Critical Theory


#10

A long one but worth the read


#11

#12

He looks a lot like Peter Capaldi


#13

Seems there’s quite a bit of gamer-gate over-reaction here to what amounts to little more than trolling.

To begin, my perspective: there are fully valid critiques to be made of existing inequalities of opportunity (and outcome) across certain identity lines. One I know about is gender and craft-apprenticeship (i.e. the traditional trades: electrician, plumber, etc.,). When I worked in the field (about 2.5 years ago), there were only 45 women in training across all the traditional trades (and there would be several thousand apprentices). I think we had something like 25 of those in electrical, with a total of maybe 3000 apprentices in electrical across Ireland, so less than 1%.

When I had this discussion with people, lots would say: “it makes no sense to try for equal representation”. And my response would always be, “sure, 50:50 may not be the right answer, but can you really imagine that 1%:99% is the right answer?”. You’d also hear that there is no bias, and while there was little formal bias in the system I inherited, there was definitely a “similarity bias” that means that people tended to pick people who looked/sounded like them and looked like other successful candidates so far. This helps to minimise risk (those people will generally do ok), but it misses out on some great candidates who would be exceptional electricians or whatever. There were also un-noticed biases where certain knowledge was assessed and valued in the interview process that would be easier to obtain in a boys than a girls school, even though that was all fully trainable (in a few weeks you could close the gap, so made almost no sense to select candidates on that basis except as tie-break).
This didn’t only go against women, it also to a lesser extent mitigated against urban (versus rural farm-based) candidates.

When I talked to women actually recruited, the anecdotes reveal further barriers: career guidance counselors with minimal understanding of the trades in the first place, and no imagination to understand how a woman would fit into that career path. Family members skeptical of such choices, and nervous for their daughters; friends slagging; etc.,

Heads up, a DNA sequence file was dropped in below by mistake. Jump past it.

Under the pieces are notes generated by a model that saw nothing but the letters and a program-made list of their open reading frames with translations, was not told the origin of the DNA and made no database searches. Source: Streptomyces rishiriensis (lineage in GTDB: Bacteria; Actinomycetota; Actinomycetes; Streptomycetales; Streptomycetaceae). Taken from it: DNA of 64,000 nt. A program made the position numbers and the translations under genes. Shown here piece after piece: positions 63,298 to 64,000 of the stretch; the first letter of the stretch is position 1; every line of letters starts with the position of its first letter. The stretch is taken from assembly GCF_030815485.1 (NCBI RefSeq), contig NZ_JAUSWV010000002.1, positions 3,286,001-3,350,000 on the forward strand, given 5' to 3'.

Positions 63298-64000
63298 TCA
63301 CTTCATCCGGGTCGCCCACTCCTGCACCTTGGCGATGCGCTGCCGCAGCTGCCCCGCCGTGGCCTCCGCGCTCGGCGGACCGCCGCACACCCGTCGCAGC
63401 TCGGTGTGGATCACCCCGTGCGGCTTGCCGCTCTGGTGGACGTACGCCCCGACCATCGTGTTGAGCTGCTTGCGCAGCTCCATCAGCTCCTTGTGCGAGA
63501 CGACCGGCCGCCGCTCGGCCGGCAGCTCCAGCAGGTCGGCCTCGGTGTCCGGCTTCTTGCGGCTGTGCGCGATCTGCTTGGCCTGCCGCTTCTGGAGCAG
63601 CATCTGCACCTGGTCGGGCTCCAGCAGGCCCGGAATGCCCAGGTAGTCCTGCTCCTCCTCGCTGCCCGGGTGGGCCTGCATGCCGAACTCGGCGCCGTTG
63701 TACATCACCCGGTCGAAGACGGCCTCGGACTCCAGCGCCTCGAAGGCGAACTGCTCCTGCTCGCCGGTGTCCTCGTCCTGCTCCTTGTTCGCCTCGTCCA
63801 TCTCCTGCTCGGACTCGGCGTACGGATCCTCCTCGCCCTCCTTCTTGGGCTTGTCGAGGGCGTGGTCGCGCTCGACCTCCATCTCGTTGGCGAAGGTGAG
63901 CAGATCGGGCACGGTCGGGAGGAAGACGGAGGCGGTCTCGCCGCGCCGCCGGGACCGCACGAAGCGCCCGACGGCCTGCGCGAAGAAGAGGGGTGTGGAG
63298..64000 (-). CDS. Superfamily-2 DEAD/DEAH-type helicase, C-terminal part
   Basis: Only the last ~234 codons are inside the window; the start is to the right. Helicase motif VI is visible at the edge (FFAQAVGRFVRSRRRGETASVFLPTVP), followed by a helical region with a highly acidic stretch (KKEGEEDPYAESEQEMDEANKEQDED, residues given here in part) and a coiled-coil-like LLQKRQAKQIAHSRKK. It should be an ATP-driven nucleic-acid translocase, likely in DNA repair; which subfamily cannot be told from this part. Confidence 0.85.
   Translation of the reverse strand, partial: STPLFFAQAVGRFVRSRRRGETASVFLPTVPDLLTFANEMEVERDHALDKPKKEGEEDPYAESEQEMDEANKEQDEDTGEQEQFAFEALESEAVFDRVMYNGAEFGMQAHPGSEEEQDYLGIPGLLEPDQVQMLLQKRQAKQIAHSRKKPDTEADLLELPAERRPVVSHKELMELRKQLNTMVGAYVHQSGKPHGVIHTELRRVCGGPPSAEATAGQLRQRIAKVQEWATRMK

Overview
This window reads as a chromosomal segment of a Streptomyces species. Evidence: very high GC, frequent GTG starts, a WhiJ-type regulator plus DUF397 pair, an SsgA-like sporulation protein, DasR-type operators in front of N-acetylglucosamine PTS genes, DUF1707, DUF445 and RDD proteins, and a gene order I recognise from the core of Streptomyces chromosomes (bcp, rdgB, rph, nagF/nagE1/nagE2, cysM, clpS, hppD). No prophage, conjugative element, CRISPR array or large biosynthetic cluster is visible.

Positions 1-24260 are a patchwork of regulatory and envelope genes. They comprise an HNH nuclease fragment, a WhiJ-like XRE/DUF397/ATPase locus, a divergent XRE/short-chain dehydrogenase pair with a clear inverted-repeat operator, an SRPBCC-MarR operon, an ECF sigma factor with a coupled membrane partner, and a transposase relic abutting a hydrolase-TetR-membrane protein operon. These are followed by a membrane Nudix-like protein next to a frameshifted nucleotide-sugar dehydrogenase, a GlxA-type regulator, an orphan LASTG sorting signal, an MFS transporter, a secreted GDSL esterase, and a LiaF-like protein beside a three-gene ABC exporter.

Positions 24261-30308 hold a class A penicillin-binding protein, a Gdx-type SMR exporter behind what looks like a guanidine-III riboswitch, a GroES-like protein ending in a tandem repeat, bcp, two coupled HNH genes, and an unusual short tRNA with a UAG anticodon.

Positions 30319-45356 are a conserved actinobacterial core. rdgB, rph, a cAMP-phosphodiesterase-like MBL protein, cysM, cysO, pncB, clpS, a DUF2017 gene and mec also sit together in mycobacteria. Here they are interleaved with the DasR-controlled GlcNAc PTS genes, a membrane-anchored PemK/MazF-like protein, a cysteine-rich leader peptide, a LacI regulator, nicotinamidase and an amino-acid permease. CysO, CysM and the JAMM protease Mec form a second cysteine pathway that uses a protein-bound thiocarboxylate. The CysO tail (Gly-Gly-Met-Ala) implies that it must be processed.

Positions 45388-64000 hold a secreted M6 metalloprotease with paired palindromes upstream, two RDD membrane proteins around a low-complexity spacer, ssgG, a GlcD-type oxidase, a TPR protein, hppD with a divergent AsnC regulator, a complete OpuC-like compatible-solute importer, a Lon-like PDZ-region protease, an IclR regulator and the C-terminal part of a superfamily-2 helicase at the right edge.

The problem with these barriers is you have some women missing out on a career they would love and do really well in, and employers/society missing out on some great tradespeople. You also have lads doing the trade who aren’t really fitted to it, even if they do “ok”, but got railroaded that way by a mammy who filled in application forms (real anecdotes)

Anyway, this is a long tour on a specific topic, but it was one that I found very eye opening when I lived it. The beauty of the gender divide is you know you start out with 50:50 in the population at large, and if somewhere you end up with something very different from that (like 1:99), and don’t know why, then that’s an interesting place to ask some questions. I have no doubt that similar barriers to opportunity arise in relation to race, sexuality, and a bunch of other identifiable groupings. It’s absolutely valid to critique those, and to look for biases, and to see if you can smooth out some of those barriers.

To start conflating discussion of discrimination and measures to address it with nonsense terminology like “Cultural Marxism” (as in the New Discourses article) and collapse of western civilisation is either delusion or grift or scam: https://en.wikipedia.org/wiki/Frankfurt_School#Cultural_Marxism_conspiracy_theory